213 interface was done this way to shield the driver
214 author from such complexities.
216 Doing DVMA
218 SBUS devices can perform DMA transactions in a way similar
219 to PCI but dissimilar to ISA, e.g. DMA masters supply address.
220 In contrast to PCI, however, that address (a bus address) is
221 translated by IOMMU before a memory access is performed and therefore
222 it is virtual. Sun calls this procedure DVMA.
224 Linux supports two styles of using SBUS DVMA: "consistent memory"
225 and "streaming DVMA". CPU view of consistent memory chunk is, well,
226 consistent with a view of a device. Think of it as an uncached memory.
227 Typically this way of doing DVMA is not very fast and drivers use it
228 mostly for control blocks or queues. On some CPUs we cannot flush or
229 invalidate individual pages or cache lines and doing explicit flushing
230 over ever little byte in every control block would be wasteful.
232 Streaming DVMA is a preferred way to transfer large amounts of data.
233 This process works in the following way:
234 1. a CPU stops accessing a certain part of memory,
235 flushes its caches covering that memory;
236 2. a device does DVMA accesses, then posts an interrupt;
237 3. CPU invalidates its caches and starts to access the memory.
239 A single streaming DVMA operation can touch several discontiguous
240 regions of a virtual bus address space. This is called a scatter-gather
241 DVMA.
243 [TBD: Why do not we neither Solaris attempt to map disjoint pages
244 into a single virtual chunk with the help of IOMMU, so that non SG
245 DVMA masters would do SG? It'd be very helpful for RAID.]
247 In order to perform a consistent DVMA a driver does something
248 like the following:
250 char *mem; /* Address in the CPU space */
251 u32 busa; /* Address in the SBus space */
253 mem = (char *) sbus_alloc_consistent(sdev, MYMEMSIZE, &busa);
255 Then mem is used when CPU accesses this memory and u32
256 is fed to the device so that it can do DVMA. This is typically
257 done with an sbus_writel() into some device register.
259 Do not forget to free the DVMA resources once you are done:
261 sbus_free_consistent(sdev, MYMEMSIZE, mem, busa);
263 Streaming DVMA is more interesting. First you allocate some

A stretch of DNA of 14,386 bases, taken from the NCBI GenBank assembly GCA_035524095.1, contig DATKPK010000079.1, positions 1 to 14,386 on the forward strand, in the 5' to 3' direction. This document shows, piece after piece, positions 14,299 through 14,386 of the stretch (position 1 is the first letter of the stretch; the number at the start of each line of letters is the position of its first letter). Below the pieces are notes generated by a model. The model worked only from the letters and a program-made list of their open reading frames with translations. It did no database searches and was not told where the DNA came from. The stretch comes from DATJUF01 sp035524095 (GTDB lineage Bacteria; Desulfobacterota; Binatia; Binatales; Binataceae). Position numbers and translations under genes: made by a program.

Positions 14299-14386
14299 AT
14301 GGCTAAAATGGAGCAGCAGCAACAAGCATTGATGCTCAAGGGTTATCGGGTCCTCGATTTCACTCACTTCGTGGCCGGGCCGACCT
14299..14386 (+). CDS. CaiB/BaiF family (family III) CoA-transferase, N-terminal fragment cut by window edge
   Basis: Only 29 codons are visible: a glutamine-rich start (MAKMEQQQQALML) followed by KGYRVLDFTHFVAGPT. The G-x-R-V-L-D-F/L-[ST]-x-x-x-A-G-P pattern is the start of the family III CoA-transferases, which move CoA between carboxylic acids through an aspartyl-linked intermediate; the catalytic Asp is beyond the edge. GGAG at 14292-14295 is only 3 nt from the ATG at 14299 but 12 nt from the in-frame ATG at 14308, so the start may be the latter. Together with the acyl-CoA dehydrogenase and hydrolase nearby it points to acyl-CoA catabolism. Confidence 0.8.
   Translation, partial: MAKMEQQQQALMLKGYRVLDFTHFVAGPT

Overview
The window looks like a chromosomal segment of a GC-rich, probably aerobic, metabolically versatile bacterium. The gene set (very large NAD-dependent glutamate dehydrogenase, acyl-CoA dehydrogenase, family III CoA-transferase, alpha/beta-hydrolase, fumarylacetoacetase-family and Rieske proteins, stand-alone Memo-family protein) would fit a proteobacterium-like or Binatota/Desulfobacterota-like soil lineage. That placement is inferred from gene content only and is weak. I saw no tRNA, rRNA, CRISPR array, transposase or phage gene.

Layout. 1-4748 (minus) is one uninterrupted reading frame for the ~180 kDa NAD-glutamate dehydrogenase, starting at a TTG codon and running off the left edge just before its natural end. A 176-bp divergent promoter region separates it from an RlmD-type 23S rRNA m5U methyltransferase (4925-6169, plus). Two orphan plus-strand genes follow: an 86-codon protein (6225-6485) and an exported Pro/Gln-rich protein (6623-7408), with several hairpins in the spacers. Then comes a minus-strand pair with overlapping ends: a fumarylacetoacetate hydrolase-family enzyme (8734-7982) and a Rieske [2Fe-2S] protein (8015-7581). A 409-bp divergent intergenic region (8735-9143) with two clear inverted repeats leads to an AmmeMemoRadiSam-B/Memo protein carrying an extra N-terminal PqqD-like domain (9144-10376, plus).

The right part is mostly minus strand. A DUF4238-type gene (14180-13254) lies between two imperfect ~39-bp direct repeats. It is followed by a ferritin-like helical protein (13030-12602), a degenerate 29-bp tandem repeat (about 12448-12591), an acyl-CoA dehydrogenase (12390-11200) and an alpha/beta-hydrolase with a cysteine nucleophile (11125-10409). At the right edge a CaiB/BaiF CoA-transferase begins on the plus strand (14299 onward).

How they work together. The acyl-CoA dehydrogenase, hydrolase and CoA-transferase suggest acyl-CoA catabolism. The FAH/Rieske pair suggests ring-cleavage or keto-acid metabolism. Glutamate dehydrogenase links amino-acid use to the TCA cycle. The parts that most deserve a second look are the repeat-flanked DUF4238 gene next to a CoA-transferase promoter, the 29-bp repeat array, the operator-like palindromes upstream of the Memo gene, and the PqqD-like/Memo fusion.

264 memory suitable for it or pin down some user pages. Then it all works
265 like this:
267 char *mem = argumen1;
268 unsigned int size = argument2;
269 u32 busa; /* Address in the SBus space */
271 *mem = 1; /* CPU can access */
272 busa = sbus_map_single(sdev, mem, size);
273 if (busa == 0) .......
275 /* Tell the device to use busa here */
276 /* CPU cannot access the memory without sbus_dma_sync_single() */
278 sbus_unmap_single(sdev, busa, size);
279 if (*mem == 0) .... /* CPU can access again */
281 It is possible to retain mappings and ask the device to
282 access data again and again without calling sbus_unmap_single.
283 However, CPU caches must be invalidated with sbus_dma_sync_single
284 before such access.
286 [TBD but what about writeback caches here... do we have any?]
288 There is an equivalent set of functions doing the same thing
289 only with several memory segments at once for devices capable of
290 scatter-gather transfers. Use the Source, Luke.
292 Examples
294 drivers/net/sunhme.c
295 This is a complicated driver which illustrates many concepts
296 discussed above and plus it handles both PCI and SBUS boards.
298 drivers/scsi/esp.c
299 Check it out for scatter-gather DVMA.
301 drivers/sbus/char/bpp.c
302 A non-DVMA device.
304 drivers/net/sunlance.c
305 Lance driver abuses consistent mappings for data transfer.
306 It is a nifty trick which we do not particularly recommend...
307 Just check it out and know that it's legal.